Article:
So what you’re saying in conclusion, is that the world at large is just NOW getting a clue? The clue that so many of us (interestingly, Windows Mobile, and now Android users) have had all along? The iPhone never was truly innovative, just hip, and now all the duped “hipsters” are are becoming “hip” to Apples load of rotten fruit. Nice to see that someone out there has a clue, but too little too late for so many consumers who were “had” by Apple and for Samsung who lost $1B that could have been invested in even better products (maybe even non-smartphone ones).

    • Tom Dawson

      That’s the thing, the iPhone never was all that innovative, it was just highly-refined and in it’s first iteration there was very little you could do with the thing. Apple have always towed the line that the iPhone is and always has been the most innovative out there but, now thanks to this trial they just look – or at least people should now see – like just another company in the industry.

  • Markus

    you know in this article you talk allot of nonsense you take forever to come to the actual reason why somebody would come over here to read this article, its like this article is puffed up with hate smoke, and the “why” part is really small and hidden in the paragraphs…. and since the biggest client base is old people most of them wouldn’t mind at all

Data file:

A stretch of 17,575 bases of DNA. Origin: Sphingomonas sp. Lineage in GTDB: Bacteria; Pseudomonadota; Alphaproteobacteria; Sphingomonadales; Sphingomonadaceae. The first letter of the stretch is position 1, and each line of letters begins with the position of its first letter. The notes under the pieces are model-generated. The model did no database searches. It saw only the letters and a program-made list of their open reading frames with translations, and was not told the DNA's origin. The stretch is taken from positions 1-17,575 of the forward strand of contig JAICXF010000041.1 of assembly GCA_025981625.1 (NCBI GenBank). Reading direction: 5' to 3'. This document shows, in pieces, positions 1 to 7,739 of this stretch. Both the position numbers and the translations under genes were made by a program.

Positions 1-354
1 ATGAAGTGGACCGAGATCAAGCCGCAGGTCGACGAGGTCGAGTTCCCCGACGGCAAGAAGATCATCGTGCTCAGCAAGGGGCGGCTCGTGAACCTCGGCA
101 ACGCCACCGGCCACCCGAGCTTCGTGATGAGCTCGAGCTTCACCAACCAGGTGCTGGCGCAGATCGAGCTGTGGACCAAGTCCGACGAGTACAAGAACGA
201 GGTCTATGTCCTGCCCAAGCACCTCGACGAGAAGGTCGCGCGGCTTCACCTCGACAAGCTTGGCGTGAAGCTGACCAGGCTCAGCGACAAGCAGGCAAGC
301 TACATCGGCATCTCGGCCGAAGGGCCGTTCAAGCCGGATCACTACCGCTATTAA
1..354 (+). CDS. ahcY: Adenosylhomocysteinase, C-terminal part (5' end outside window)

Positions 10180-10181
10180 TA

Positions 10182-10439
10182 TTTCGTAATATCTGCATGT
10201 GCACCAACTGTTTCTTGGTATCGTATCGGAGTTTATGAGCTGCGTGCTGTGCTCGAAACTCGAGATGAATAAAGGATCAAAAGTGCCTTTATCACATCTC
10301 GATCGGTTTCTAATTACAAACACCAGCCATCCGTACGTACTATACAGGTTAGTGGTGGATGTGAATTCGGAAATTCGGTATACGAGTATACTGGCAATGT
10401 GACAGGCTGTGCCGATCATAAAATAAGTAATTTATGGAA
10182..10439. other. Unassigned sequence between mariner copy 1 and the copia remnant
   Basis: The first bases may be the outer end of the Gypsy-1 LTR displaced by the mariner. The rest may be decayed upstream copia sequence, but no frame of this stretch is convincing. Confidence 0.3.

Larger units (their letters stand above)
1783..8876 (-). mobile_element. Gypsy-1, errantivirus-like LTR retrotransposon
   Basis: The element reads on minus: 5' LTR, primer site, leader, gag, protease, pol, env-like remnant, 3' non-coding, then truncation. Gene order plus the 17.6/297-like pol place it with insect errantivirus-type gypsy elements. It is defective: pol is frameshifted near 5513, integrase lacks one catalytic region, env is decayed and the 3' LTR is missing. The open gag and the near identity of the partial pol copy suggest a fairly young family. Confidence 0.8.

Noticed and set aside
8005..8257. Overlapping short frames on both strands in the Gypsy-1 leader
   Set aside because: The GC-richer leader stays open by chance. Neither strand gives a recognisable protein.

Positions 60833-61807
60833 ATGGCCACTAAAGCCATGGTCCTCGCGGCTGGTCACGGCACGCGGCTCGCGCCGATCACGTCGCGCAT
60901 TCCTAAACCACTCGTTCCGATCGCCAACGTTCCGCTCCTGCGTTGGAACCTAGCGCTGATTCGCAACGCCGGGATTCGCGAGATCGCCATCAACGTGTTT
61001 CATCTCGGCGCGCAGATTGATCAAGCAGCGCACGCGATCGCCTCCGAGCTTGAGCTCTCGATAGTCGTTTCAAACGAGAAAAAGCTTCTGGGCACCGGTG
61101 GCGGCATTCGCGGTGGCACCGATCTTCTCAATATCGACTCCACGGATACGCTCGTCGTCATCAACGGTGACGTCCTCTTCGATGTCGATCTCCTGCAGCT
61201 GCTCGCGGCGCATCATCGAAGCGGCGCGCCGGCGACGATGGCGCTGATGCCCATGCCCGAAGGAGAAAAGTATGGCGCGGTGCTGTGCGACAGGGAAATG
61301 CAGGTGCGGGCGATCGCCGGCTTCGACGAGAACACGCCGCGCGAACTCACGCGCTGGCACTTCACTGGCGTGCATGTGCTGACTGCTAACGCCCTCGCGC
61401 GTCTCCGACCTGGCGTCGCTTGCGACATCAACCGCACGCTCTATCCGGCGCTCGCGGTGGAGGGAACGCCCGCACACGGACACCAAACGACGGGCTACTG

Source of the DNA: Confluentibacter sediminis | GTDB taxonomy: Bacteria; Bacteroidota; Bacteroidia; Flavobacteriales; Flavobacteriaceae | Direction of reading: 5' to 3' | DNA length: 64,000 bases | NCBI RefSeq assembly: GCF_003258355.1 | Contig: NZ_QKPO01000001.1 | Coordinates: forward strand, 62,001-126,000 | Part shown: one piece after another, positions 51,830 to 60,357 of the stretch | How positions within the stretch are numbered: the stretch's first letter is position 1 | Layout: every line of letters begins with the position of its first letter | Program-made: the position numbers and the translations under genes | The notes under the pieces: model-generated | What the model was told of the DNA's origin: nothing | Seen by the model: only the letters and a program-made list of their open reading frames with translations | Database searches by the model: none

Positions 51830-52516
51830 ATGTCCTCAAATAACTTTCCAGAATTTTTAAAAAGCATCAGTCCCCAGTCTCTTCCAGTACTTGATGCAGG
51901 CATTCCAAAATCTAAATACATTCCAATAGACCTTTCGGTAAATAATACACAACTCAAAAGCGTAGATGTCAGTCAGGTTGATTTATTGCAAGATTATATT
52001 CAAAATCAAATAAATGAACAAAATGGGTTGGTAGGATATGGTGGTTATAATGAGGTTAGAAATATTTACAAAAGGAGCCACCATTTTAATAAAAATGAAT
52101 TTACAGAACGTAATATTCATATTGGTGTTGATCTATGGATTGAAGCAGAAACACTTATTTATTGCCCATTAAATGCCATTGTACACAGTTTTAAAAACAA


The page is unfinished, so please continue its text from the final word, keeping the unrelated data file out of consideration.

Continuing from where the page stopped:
• Tom Dawson

      Are you for real? Have you ever read anything that wasn’t just lots of facts put together? I don’t hate Apple, I certainly don’t like their products as I enjoy to tinker with my devices, coming from a Linux background. I wouldn’t say I hate them, do I hate all this shit surrounding patents and wasted money on who owns which rectangle? Of course I do.

      This was more about the fact that Apple will have suffered more from this than Samsung, even though the Korean company lost. Apple don’t need another bilion dollars. In fact, I’m sure they’d rather pay a billion dollars to keep things secret, rather than showing the rest of the industry and the consumer public that they’re just like any other technology firm – like they always have been.

      If you think you could write a better article then please don’t hesitate to apply for the site here.

  • Sam

    Completely agree with this, Apple have forgotten their brand image over a rectangle, who’s next? Fisher Price for their shape sorters?